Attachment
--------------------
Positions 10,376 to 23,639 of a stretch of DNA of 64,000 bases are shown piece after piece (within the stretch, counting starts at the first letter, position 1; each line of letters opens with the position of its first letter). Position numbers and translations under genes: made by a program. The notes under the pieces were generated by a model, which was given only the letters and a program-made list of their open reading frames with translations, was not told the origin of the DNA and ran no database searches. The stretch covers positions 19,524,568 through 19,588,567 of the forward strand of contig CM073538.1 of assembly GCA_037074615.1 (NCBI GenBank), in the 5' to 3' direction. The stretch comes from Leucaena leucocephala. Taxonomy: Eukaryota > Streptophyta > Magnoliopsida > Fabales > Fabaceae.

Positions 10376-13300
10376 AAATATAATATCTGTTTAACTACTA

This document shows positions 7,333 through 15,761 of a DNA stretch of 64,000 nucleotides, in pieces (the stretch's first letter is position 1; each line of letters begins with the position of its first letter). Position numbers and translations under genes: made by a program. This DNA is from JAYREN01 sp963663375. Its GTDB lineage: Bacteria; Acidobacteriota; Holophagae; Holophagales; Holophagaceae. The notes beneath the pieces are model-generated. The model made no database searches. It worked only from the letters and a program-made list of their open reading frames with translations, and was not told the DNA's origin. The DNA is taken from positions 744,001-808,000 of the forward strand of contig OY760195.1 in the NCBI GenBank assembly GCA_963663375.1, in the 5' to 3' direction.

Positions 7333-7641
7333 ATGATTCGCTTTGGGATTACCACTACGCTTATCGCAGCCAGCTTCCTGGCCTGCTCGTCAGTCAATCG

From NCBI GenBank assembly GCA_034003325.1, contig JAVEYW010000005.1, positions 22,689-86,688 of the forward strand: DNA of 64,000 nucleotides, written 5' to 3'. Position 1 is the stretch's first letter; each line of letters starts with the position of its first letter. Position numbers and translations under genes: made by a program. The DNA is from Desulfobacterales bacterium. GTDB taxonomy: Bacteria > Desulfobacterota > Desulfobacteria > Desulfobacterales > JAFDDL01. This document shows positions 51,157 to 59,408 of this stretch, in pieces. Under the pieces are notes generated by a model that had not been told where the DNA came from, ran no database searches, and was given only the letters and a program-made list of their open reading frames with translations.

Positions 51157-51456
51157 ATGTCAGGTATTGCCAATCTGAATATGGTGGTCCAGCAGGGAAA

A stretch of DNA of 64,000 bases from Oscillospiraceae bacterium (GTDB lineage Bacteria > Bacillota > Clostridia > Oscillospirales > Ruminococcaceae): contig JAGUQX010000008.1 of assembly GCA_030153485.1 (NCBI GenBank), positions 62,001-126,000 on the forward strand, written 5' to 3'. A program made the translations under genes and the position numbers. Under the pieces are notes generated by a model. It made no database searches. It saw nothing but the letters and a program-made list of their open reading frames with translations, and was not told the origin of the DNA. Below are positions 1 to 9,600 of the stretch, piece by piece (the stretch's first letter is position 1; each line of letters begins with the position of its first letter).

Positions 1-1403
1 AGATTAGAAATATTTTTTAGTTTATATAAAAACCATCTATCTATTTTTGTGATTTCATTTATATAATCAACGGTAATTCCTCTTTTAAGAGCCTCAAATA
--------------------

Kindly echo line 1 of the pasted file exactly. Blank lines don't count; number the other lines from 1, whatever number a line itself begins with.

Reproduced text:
Positions 10,376 to 23,639 of a stretch of DNA of 64,000 bases are shown piece after piece (within the stretch, counting starts at the first letter, position 1; each line of letters opens with the position of its first letter). Position numbers and translations under genes: made by a program. The notes under the pieces were generated by a model, which was given only the letters and a program-made list of their open reading frames with translations, was not told the origin of the DNA and ran no database searches. The stretch covers positions 19,524,568 through 19,588,567 of the forward strand of contig CM073538.1 of assembly GCA_037074615.1 (NCBI GenBank), in the 5' to 3' direction. The stretch comes from Leucaena leucocephala. Taxonomy: Eukaryota > Streptophyta > Magnoliopsida > Fabales > Fabaceae.